Chevrolet Volt hatchback (2012 – ) review
Read the Chevrolet Volt hatchback (2012 - ) car review by Auto Trader's motoring experts, covering price, specification, running costs, practicality, safety and how it drives
Interested in buying Chevrolet Volt?
Just one version of Volt is available, and it’s equipped with climate control, heated front seats, Bluetooth, park assist, reversing camera, CD player, steering wheel controls, aux-in and a USB connection. The optional sat-nav includes DVD compatibility, seven-speaker Bose sound system, 60GB hard drive and optional digital DAB radio.
The Chevrolet Volt is a futuristic car, so it’s fitting that it looks like a concept which has escaped from a motor show. The bodywork is draped over a long and low chassis, aiding aerodynamics, but also giving the Volt a purposeful vibe. It might be a green marvel, but it could easily be mistaken for a sports saloon. Whether the chrome alloy wheels – this car is built in the USA remember – are to your taste, is purely subjective. It shares its underpinnings with the similarly styled Vauxhall Ampera.
There is a certain expectation that a new advance in car technology will have a new interior feel to go with it, and the Volt delivers on this front. Two colour screens deliver all the information you’ll ever need – there’s one in the central console, and another behind the steering wheel. They both have clear graphics and offer conventional information like sat-nav, but also show how the car is being powered, its economy and even how fast you’re going. The rest of the cabin is more conventional, with black leather seats and interior trim punctuated by white accents.
The Volt has an electric motor which powers the front wheels and a 1.4-litre petrol engine which acts solely as a generator to charge its battery pack. Set off with a full charge and you’ll enjoy between 25 and 50 miles of all-electric driving – enough for many drivers’ daily commute. After this, the petrol engine chimes in almost unnoticeably, giving the batteries enough power to continue supplying the electric motor. It will go for another 250 miles in this mode, and keep on trucking if you fill up the small petrol tank. There’s around 150bhp on offer, getting the Volt to 62mph in just over 9 seconds and to a top speed of 99mph. Because it has no gears, it’s both smooth and surprisingly quick to drive.
The Volt has four individual seats, which will be adequate for many customers, but could rule some out altogether. It’s the result of a central spine of batteries which runs in a tunnel between the seats for optimum weight distribution. Luggage capacity is 310-litres, expanding to 1,005 with the two rear seats folded down. The Nissan LEAF has 330-litres of boot space, while the Toyota Prius Plug-In has 445 litres. A conventionally powered BMW 3 Series saloon has 480 litres of space behind the rear seats.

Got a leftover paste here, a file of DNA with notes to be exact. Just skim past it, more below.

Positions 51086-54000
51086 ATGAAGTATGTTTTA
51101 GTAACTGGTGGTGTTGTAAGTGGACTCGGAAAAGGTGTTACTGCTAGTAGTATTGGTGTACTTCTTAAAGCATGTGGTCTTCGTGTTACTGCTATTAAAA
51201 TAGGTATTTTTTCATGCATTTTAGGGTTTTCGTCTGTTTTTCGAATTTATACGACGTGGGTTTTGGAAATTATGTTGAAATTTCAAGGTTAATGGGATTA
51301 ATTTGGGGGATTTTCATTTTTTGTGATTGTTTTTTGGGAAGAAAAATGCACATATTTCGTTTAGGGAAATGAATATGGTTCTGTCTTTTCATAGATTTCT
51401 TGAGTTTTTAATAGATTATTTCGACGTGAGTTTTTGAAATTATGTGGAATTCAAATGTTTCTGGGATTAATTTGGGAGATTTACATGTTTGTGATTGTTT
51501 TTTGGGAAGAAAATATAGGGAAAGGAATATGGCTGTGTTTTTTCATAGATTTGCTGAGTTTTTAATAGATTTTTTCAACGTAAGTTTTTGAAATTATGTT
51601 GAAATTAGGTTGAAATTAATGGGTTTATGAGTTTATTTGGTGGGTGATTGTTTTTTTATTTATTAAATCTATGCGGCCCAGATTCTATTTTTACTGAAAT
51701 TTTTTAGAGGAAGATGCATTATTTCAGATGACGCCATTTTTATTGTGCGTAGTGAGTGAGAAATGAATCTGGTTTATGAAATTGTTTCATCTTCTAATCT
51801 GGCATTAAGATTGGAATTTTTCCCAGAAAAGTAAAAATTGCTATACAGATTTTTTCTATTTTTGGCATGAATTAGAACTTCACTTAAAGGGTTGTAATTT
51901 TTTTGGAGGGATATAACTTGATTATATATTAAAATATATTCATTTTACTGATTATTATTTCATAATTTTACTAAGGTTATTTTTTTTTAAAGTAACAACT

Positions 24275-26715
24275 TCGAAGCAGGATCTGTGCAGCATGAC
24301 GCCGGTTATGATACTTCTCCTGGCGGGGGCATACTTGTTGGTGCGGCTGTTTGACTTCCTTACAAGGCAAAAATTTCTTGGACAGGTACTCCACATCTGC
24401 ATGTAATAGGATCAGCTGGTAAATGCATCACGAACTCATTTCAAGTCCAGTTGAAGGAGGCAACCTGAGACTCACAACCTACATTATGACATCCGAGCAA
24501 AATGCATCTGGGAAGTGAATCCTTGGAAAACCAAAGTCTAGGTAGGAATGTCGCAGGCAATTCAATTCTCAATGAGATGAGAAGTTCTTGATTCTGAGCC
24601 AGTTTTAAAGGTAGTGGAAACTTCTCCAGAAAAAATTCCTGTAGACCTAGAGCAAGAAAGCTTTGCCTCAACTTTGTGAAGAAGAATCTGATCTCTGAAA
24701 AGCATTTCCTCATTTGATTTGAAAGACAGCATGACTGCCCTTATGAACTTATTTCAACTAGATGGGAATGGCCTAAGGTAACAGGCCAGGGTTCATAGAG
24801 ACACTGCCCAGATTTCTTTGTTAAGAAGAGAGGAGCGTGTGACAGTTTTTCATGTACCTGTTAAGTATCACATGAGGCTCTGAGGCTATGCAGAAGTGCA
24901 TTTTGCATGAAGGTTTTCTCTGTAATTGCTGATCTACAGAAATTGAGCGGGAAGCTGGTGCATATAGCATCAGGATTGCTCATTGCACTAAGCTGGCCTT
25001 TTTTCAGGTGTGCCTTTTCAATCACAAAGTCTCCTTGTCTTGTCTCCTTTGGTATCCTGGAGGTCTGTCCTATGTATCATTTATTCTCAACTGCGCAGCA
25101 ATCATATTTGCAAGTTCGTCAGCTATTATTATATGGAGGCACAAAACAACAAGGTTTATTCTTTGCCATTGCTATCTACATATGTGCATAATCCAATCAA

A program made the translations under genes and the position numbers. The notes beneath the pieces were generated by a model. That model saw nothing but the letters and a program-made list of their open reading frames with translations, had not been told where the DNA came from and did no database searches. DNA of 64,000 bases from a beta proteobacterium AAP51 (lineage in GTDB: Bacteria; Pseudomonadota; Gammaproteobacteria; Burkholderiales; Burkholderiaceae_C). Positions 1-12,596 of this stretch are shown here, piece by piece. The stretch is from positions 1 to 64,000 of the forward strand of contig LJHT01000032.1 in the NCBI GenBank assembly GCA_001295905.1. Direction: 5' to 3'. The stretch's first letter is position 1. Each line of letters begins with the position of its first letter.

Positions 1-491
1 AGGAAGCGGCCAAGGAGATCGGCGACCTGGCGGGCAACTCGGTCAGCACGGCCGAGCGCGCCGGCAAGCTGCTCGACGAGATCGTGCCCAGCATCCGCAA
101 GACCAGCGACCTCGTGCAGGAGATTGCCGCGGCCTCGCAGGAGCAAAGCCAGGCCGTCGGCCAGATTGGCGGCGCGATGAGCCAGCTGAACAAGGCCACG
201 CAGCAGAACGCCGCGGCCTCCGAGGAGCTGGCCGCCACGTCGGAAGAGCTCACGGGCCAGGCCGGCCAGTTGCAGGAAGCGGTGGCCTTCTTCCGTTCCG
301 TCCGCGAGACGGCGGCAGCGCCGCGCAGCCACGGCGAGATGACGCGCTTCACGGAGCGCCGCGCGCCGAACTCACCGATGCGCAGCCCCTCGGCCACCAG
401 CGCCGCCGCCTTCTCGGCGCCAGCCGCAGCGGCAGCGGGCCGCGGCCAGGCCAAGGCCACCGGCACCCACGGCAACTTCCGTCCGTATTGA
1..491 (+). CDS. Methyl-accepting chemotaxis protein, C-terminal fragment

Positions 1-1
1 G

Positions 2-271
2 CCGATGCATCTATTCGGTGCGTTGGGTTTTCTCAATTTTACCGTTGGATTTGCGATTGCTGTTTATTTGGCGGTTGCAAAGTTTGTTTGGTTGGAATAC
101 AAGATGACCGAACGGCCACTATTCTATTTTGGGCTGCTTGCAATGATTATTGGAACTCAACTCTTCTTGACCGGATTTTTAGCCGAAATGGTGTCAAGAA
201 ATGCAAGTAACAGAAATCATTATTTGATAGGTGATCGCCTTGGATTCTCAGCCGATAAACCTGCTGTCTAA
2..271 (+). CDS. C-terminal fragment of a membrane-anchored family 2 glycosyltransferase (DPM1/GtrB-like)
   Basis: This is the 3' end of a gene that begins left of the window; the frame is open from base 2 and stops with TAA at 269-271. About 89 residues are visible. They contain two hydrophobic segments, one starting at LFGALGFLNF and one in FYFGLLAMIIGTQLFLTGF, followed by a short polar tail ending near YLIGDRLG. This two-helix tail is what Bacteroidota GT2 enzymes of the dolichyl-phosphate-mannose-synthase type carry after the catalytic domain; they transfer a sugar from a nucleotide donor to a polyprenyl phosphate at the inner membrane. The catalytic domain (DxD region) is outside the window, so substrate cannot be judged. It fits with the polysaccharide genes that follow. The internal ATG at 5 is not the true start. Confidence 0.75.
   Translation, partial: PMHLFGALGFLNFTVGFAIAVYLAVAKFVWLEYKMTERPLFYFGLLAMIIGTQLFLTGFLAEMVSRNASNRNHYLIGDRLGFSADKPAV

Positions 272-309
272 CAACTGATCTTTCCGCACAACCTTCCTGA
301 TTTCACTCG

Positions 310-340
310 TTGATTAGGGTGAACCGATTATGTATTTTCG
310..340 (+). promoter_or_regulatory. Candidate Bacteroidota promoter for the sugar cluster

While the Volt is new to these shores, the original version has been on sale in the USA for over a year and more than 15,000 have been sold. It comes with a three-year/60,000 mile vehicle warranty and an eight-year/100,000 mile battery warranty, for extra peace of mind. The battery pack is climate-controlled by an active liquid control system designed to operate from minus 25 degrees to plus 50 degrees Celsius.
Ride and handling
The Volt is a smooth car to drive in most situations, but its suspension can thump into potholes and bumps. Thanks to the batteries being placed the length of the cabin, it doesn’t feel too nose or tail heavy and corners with a fair amount of grip. The steering is light and the Volt is happy cruising at higher speeds too.
The official fuel consumption figure for the Volt is a stratospheric 235mpg, but we’d recommend testing one to see how well it fits with your lifestyle. That figure is achievable when the majority of your journey is made using electric, with little running of the petrol motor. In theory, some journeys will use no petrol at all. The batteries are included with the Volt (they are leased if you buy a Renault ZE electric car) so after the high initial cost of purchase, you should spend very little. A full charge is only a few pounds (depending on your electrical tariff) and Chevrolet expects the Volt to be cost effective to maintain, thanks to the robust nature of its electric motor and lightly-strained petrol engine.
The Volt is fitted with eight airbags as standard and received a five-star score in tough Euro NCAP crash tests. It obtained 85 per cent for adult occupant protection, 78 per cent for child occupants, 41 per cent for pedestrian safety and 86 per cent in the safety assist category.
A fuel consumption figure like 235mpg is certainly a motivator. People who buy the Volt are likely to have a pioneering spirit, as it’s certainly not cheap and this is the first car of its kind. Having said that, the Volt feels polished and able deliver on its promises.